Failure to build
the planned Claymont branch library in Darley Green would be a
blow to "the most ambitious redevelopment project New Castle
County has seen in its history," according to Donald Robitzer,
senior vice president of Commonwealth Group, the firm that is
constructing the large residential and commercial project.
"We still need the
support of Council and the county [government] to make this a
town center," he told County Council's community services
committee after Keelin Fry, treasurer of the Friends of the
Claymont Library, made a strong pitch for putting the facility
on the site of the long-closed Children's Home on Green Street.
executive director of Claymont Renaissance Development Corp.,
backed up Robitzer by saying that the library would be "more
than just a building" but a key component of the planned new
community which, in turn, is "something that is going to take
expressing a preference for a site, Councilman John Cartier
called for quickly resolving the issue. Getting construction
underway not only would provide a future amenity but would, in
the short term, provide needed jobs in the community, he said.
acting chief financial officer, told the meeting on Jan. 25 that
county government has federal money in hand through the
'recovery zone' stimulus program to finance its share of the
cost of constructing the library. He did not give a specific
figure, but said it could cover both construction and, if
necessary, acquiring a site. On the other hand, the money has to
be spent within the next two years or be forfeit, he said.
State government is
committed to provide part of the capital cost and the Friends
organization would raise some. Fry said it has commitments for
grants from Longwood and Welfare Foundations.
offered to donate sufficient land in the commercial core of
Darley Green along an extension of Manor Avenue west of
Philadelphia Pike for a 17,000-square-foot library, which is the
size a consultant's 'needs assessment' said is needed. The Green
Street site, on the other hand, would have to be purchased from
the Catholic diocese. A price apparently has yet to be
Fry maintained that
the Green Street site would be preferable because the 13-acre
property would enable the library to be situated in a park-like
Also at issue would
be patron parking. Robitzer talked of providing a parking garage
under the library. He explained it would not be subterranean but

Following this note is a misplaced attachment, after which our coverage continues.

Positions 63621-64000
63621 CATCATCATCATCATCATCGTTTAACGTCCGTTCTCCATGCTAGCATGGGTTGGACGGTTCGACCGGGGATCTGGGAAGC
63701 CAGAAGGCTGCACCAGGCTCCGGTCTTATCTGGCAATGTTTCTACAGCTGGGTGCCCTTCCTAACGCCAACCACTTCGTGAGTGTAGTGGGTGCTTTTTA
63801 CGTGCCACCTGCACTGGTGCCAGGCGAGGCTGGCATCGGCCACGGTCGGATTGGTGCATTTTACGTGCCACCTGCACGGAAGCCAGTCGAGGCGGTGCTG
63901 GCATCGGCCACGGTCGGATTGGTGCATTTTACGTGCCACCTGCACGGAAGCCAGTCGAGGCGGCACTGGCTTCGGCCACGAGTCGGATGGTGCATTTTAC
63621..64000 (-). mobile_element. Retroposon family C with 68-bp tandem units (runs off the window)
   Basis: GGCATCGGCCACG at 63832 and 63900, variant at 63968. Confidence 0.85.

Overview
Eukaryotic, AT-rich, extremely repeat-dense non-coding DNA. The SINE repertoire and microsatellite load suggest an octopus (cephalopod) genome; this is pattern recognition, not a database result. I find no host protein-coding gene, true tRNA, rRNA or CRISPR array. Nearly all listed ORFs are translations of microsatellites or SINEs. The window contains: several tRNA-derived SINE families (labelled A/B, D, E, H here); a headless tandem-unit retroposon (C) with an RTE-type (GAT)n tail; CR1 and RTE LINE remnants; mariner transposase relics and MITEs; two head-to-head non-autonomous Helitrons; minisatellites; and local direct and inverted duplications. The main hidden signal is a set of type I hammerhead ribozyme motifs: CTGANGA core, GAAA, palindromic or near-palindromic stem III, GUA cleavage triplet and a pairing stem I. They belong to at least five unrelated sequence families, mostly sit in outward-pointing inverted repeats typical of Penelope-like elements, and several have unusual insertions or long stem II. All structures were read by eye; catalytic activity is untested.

part of an elevated structure.
He also indicated
that construction of Darley Green's commercial section is likely
to get started in the relatively near future. "The market is
beginning to open up," he said. Meanwhile, the project has
bucked somewhat the real estate slump. There have been 54
townhouse units on the Darley Road side of the project sold
during the past 15 months, he said. People are now living in
that section of the project.
controversy broke out several months ago when, as Delaforum then
reported, the Department of Community Services backed away from
accepting the Commonwealth offer. Anne Farley, who has just been
replaced as general manager of the department, has appeared
since then to be supporting the Green Street site.
Attending her last
Council committee meeting, she did not state a preference, but
referred to having to decide between two apparently acceptable
proposals as "a good [kind of] problem to have."
Speaking on behalf
of County Executive Paul Clark's office, Nicole Majeski told the
committee that the administration "has been evaluating both
sites," but did not indicate when a decision might be
Farley said that, although the decision lies with the executive
branch, County Council will have a say to the extent that it
must approve purchasing property or accepting a donation of a
property. That action, however, would, by definition, take place
after the decision has been made.
Delaforum could not
determine what, if any, role the library issue played in
Farley's being replaced. Clark announced it as her "retirement"
and said she had "agreed to help us out" in the future. She
responded to a Delaforum question before the committee meeting
by saying that she "didn't know I was ready to retire." Cartier,
however, pointed out that naming key operating officials is a
normal prerogative of a new administration. Department general
managers serve 'at the pleasure of' the county executive.